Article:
This Washington Post piece describes the prospect of the Federal Communications Commission (FCC) removing Section 230 protection for

Read More »

Waiting for a Vaccine and the Collaborative Research Alternative

15 days ago

It seems increasingly likely that China will begin providing vaccines to its own people, as well as those in some other countries, by December, and possibly as early as next month. The prospect of a vaccine being available that soon has to look good to people here, now that the Trump administration’s pandemic control efforts have completely failed. The whole country would like to get back to normal, but that doesn’t seem like a serious possibility until we have an effective vaccine widely available.
It seems China’s leading vaccine makers got ahead of the ones in the U.S. and Europe by using the old-fashioned dead virus approach to developing a vaccine. This is well-known technology that they were apparently able to quickly adapt for a vaccine providing protection against the coronavirus.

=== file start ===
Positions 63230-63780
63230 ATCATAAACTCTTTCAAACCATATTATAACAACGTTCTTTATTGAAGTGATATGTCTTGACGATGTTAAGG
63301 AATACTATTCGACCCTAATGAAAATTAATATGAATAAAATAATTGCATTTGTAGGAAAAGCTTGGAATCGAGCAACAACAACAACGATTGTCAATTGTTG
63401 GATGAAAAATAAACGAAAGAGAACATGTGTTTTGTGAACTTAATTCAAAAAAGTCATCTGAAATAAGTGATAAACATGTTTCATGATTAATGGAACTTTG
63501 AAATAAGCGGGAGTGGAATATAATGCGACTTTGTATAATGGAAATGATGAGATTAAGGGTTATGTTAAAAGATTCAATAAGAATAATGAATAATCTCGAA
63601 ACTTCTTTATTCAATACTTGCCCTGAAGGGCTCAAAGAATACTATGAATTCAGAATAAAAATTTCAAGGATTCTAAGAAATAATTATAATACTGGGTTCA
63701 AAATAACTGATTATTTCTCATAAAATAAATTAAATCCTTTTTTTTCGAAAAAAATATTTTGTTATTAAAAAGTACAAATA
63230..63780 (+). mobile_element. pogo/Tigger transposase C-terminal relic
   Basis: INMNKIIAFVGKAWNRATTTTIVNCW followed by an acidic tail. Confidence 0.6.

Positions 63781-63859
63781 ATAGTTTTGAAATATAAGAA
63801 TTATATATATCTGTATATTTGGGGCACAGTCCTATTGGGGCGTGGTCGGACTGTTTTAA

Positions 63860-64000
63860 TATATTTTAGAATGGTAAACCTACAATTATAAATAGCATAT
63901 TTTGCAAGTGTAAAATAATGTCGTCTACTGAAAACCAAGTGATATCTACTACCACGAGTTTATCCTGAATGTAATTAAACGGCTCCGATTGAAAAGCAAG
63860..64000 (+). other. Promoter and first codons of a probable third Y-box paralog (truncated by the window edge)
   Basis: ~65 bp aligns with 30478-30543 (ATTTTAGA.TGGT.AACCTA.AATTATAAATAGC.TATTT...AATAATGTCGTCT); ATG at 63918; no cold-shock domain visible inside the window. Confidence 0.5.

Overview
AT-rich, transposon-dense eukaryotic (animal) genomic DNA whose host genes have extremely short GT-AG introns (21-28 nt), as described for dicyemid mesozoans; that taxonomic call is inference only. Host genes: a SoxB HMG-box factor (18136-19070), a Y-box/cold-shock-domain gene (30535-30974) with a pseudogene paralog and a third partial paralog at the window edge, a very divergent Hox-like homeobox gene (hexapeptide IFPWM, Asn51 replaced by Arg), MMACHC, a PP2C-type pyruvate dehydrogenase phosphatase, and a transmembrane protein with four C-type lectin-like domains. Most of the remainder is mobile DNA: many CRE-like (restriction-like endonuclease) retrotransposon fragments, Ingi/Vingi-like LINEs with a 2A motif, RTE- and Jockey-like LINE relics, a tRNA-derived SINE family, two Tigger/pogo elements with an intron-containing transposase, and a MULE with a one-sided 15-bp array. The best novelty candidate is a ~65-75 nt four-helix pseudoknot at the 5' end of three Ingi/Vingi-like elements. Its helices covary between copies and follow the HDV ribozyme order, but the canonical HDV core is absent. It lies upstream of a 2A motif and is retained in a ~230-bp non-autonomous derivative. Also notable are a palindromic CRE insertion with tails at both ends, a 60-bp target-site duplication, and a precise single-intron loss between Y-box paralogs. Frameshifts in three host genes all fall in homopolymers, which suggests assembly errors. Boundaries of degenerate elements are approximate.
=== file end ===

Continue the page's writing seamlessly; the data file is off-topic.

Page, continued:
Read More »

Educating the Washington Post on Section 230

17 days ago

In an article on a contribution by Facebook to support efforts to administer the election, the Washington Post noted that Donald Trump recently tweeted “REPEAL SECTION 230!!!.” The piece then described Section 230 as “a part of U.S. law that protects social networks from litigation for their decisions regarding content moderation.”
Actually, Section 230 has nothing to do with protecting Facebook and other social networks from litigation over their content moderation. Facebook is a private network. That means, that just like the Washington Post it can make any decision it wants about the content that it carries.
What Section 230 does is protect Facebook from liability for defamatory content. This means, for example, if someone transmitted false assertions on Facebook that a person was a